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Amazon Crushes a Small Tax That Would Have Helped the Homeless
Seattle quickly walked back a tax on major businesses that would have raised money for affordable housing after Amazon threatened to stop construction in the city.
By Alex Wong/Getty Images.
Having conquered the e-commerce world, Amazon has begun throwing its weight around in politics. Jeff Bezos, the wealthiest person in the world with a net worth of some $140 billion, is building a small palace in Washington, D.C., and has increased the money Amazon spends on lobbying fivefold in five years. Local politicians, eager for a piece of Bezos’s largesse, have taken notice. When Amazon announced plans for a second headquarters in some lucky U.S. (or Canadian) city, metropolises across the country offered themselves up, sparking a tax-incentives arms race. The mayor of Kansas City tried to stand out by buying and reviewing 1,000 products on Amazon; the city of Birmingham installed sculpture-size Amazon boxes around town, as well as giant versions of Amazon’s popular Dash buttons, which it has used to send Amazon hundreds of tweets, including this one: “Amazon, we got a 100% match on Bumble. Wanna go on a date?” But while other cities continued to grovel, Amazon found itself engaged in a pitched political battle with its hometown: Seattle.
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The issue was a $275-per-employee tax on large employers in the city, passed last month to help alleviate the city’s spiraling homelessness crisis. Seattle, like other cities that have experienced a tech boom, has seen skyrocketing housing and rental prices, driven by the influx of highly paid tech workers. The tax would have targeted businesses making at least $20 million in gross revenue, beginning in January, with the goal of raising some $50 million annually to help keep people off the streets.
This, as it turns out, was a bridge too far for Amazon, Seattle’s biggest employer, which has a market value of some $800 billion. Amazon and other major employers in the city vocally opposed the tax. While Amazon typically stays quiet when it comes to Seattle politics, the company played hardball with the city council, saying that while the council considered the tax, it would temporarily pause construction on a high-rise near its headquarters in protest. “I can confirm that pending the outcome of the head-tax vote by city council, Amazon has paused all construction planning on our Block 18 project in downtown Seattle and is evaluating options to sublease all space in our recently leased Rainier Square building,” Amazon Vice President Drew Herdener told The Seattle Times in May. “Our firm was notified late in the day yesterday to pause the project pending the resolution of the head-tax issue that the city council is currently deliberating, so we are suspending our work immediately on the project based on that direction,” architect Peter Krech at Graphite Design Group, which designed Amazon’s Block 18 tower in downtown Seattle, told the Times, seeming to confirm that whether Amazon was for real or merely playing hardball, it had halted construction. “We remain very apprehensive about the future created by the council’s hostile approach and rhetoric toward larger businesses, which forces us to question our growth here,” Amazon’s Herdener commented last month after the tax passed. A group of businesses calling themselves the “No Tax on Jobs” campaign began gathering signatures in a bid to put a repeal referendum on the ballot this November.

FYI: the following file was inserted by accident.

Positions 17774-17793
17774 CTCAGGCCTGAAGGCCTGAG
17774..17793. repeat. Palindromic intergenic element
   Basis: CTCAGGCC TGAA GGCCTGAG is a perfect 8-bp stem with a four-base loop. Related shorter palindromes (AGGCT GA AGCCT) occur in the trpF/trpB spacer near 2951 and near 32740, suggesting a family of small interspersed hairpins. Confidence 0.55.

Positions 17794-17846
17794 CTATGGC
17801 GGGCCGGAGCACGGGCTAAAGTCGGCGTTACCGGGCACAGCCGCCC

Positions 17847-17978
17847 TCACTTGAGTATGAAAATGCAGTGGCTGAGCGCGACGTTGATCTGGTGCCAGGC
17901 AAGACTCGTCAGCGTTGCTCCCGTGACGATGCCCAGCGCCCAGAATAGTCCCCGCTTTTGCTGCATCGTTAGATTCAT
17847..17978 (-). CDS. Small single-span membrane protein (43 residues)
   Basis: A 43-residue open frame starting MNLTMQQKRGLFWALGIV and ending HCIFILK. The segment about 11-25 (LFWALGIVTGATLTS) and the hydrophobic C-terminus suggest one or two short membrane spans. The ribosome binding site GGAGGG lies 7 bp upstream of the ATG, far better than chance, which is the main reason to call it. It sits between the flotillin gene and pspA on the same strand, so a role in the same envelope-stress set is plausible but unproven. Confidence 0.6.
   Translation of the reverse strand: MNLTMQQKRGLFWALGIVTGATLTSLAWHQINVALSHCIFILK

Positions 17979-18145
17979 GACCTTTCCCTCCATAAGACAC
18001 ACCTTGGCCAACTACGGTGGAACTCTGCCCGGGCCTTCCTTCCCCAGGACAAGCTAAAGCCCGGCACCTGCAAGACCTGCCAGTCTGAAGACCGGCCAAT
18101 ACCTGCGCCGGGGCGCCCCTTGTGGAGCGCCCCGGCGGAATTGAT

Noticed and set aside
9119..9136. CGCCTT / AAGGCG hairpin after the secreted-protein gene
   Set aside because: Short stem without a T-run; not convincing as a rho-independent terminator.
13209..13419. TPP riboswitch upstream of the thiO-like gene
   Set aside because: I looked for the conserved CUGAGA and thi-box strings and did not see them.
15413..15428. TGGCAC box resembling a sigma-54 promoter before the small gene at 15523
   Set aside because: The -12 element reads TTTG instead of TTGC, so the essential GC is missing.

On Monday, Seattle caved. “It is clear that the ordinance will lead to a prolonged, expensive political fight over the next five months that will do nothing to tackle our urgent housing and homelessness crisis,” Mayor Jenny Durkan and seven city council members said in a statement announcing plans to repeal the tax.
The coalition is happy the “Seattle City Council has heard the voices of the people loud and clear and are now reconsidering this ill-conceived tax,” John Murray, a spokesman for the No Tax on Jobs campaign, said in a statement. Other council members were angry to see the city capitulate to Amazon. Councilwoman Teresa Mosqueda, who was one of four sponsors of the tax, said she couldn’t support a repeal without “a replacement strategy to house and shelter our neighbors experiencing homelessness.” Amazon did not immediately respond to a request for comment.
Mayor Durkan’s surrender is doubly remarkable given the strides Seattle has made toward addressing inequality in the city. Facing one of the fastest-growing income gaps in the United States, with the top 20 percent of earners in Seattle pocketing more than half the city’s total income, the city recently implemented a $15-per-hour minimum wage, and spent $68 million on combating homelessness last year. But Seattle’s inability to stand up to its largest businesses, including Amazon and Starbucks—another Fortune 100 company with net revenues of around $6 billion a year—reveals the long odds municipalities face when asking local corporations to help repair the social fissures they have left in their wake. “The onus is very much on those who fought so hard against this solution to identify a better one,” Lisa Daugaard, a member of a Seattle city task force, told the Times this week. “Or admit they’re O.K. with the city having shanty towns and favelas in our public spaces indefinitely.”
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